Thursday, September 22, 2011

Don't Be a Bumble Bee

The other day I was taking a break from brain-melting revisions and eating my lunch outside on my front porch. I left the front door open to get some fresh air inside and was enjoying the sun when a loud, buzzing noise came from around the corner of the house. A monster bumble bee flew toward me. (How do those things fly, anyway? You'd think they'd drop out of the air.) I ducked (they aren't that fast) and the bee took a turn and headed right into my house.

Well, we immediately had a problem. I didn't want the bee in my house, and since there is a dearth of pollen-rich plants in my living room, the bee didn't want to be in there either. So I ran inside, intending to keep an eye on the bee from a safe distance--i.e. cowering around a corner. I figured the bee would just fly back out the front door. Well, the front door kept drifting closed, and the bee kept buzzing around like a very confused, fuzzy, Godzilla insect with a stinger that would feel like a crochet needle puncturing my skin if it decided to sting me.

I dashed toward the door and propped it open, then retreated to cower once more around the corner. After five minutes the stubborn bee decided it would go check out this large rectangle of sunlight, but it must have gotten turned around because it kept bumping against the open door, rather than making a 90 degree turn and heading outside. I crept forward and oh-so-slowly closed the door, gently guiding the bee to the great outdoors in the most humane manner.

Well, just before the door closed, the bumble bee darted back inside. I ran away. I might have even squealed, but since no one else was here, you can't prove it. Perhaps the squeal that may or may not have happened startled the bee, because this time it flew up . . . and found the large window above my front door. Eureka!! Sunlight!

The bee then proceeded to fly at the window, bounce off, land on the window ledge for a second, shake off the collision, and give it another go. Hit the window, bounce off, land on ledge. Repeat.

For the next 10 minutes.

It completely ignored the wide open front door just 2 inches below it, and kept hitting its head against the window. I watched - in my safe cowering spot - and expected the bee to figure things out after a couple minutes and head out the door. After several minutes passed and the bee kept flying into the glass, I wondered if the bee had sustained brain damage. I finally got sick of waiting, got a cup, captured the monster bug, and released it into the wild. Then I finished my now cold lunch.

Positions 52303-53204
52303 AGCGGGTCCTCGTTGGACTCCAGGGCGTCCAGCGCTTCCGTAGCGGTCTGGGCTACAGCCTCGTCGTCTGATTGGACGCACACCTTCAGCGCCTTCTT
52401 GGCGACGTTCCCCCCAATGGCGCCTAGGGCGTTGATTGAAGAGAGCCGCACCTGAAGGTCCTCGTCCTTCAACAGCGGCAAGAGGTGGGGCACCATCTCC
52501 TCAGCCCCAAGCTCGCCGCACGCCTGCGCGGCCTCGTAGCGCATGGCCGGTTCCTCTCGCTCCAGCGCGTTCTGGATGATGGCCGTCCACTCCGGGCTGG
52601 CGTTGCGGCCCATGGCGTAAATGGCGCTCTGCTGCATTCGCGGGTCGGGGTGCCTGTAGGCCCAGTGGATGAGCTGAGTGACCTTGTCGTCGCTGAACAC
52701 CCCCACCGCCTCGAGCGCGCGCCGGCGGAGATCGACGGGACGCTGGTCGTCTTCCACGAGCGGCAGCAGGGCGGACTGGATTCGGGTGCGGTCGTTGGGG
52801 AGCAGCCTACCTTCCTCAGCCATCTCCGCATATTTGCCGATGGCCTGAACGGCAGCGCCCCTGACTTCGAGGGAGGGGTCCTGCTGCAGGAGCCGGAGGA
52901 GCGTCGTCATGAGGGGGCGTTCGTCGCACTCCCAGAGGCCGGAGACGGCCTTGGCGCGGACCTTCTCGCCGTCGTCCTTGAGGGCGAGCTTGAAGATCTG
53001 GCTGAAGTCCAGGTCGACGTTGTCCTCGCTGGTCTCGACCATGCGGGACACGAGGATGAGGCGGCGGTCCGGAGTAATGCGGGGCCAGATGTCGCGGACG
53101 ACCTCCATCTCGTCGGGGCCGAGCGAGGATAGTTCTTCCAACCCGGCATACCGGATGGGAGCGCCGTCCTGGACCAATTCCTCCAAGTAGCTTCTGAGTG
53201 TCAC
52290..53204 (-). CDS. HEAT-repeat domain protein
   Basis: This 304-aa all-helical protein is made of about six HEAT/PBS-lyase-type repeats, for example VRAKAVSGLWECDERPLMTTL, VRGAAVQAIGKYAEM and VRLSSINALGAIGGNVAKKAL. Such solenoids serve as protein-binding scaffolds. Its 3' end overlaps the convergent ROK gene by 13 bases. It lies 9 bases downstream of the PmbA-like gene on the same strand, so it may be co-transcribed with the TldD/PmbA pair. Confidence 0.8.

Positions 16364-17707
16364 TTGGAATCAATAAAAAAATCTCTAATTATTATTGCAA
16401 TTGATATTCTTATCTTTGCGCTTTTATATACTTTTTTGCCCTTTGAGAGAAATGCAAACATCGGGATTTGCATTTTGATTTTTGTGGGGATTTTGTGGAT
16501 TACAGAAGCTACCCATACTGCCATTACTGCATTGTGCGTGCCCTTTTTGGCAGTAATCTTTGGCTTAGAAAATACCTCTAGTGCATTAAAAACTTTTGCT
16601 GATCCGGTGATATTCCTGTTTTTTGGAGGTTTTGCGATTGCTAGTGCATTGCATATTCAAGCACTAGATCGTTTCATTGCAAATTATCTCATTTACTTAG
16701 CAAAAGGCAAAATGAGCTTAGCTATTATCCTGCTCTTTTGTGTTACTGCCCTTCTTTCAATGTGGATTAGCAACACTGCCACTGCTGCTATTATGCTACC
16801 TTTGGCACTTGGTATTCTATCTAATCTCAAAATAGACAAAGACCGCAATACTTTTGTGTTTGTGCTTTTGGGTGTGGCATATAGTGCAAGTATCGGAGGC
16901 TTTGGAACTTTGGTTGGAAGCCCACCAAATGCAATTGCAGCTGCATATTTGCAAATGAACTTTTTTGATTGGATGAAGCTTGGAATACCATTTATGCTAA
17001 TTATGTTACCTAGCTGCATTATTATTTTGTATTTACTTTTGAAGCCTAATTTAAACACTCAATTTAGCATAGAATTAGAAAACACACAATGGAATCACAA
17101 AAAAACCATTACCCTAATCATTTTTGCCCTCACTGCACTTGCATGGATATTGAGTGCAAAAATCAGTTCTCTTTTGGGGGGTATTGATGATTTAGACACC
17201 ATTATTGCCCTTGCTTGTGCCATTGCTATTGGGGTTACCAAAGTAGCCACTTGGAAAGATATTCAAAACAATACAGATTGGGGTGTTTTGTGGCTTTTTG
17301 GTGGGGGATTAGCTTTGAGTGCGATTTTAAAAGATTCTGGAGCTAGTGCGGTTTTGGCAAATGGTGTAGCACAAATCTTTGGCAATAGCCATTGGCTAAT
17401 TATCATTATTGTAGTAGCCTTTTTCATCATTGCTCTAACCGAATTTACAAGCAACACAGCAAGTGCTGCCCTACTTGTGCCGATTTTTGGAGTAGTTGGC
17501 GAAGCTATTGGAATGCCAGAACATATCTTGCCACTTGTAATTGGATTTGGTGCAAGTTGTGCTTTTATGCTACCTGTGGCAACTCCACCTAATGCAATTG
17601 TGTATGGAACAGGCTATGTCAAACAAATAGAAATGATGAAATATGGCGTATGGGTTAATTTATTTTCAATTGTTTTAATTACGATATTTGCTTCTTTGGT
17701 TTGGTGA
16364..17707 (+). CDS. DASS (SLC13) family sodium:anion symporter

I've thought about that experience a little, since I'm a writer-type who tends to analyze little things and file them away for future character development, and can see parallels to how people behave. How many times have you acted just like that bumble bee, butting your head against the same obstacle again and again and again, so focused on doing it this way that just doesn't work that you don't even see the easier path just inches away? How many times have I done it?

My husband often tells our kidlets, "If you keep doing what you're doing, you're going to keep getting what you're getting." Just like that bee kept flying right at the window.

I started looking at my own life and things that aren't working the way I'd like them too, and seeing if I'm acting like that bumble bee. And you know what, sometimes I'm more like a big, fuzzy insect than I'd like to admit. Sometimes I keep doing the same things, thinking that if I only did them faster or slower or more intensely they'd work this time, even though they haven't worked in the past. And sometimes I just need to slap out of my tunnel vision and change up what I'm doing.

I hope I'm not the only one who does this. Anyone else sometimes act like a bumble bee?

3 comments:

Sandra Ulbrich Almazan said...

I've read somewhere that bees are attracted to light, while flies buzz around randomly. Perhaps that was why the bee kept going to the window. So I guess the bee needed to see the light at the door to find the way out. Maybe there's an analogy in there somewhere. ;)

Windy Aphayrath said...

I like that quote from your husband. Because it really is the truth - you keep doing the same thing, you're going to keep getting the same results. Something in there reminds me of when one should maybe *ahem* stop revising ...

Jolene Perry said...

One of the best lessons I've learned while writing is that you need to get space from your MS.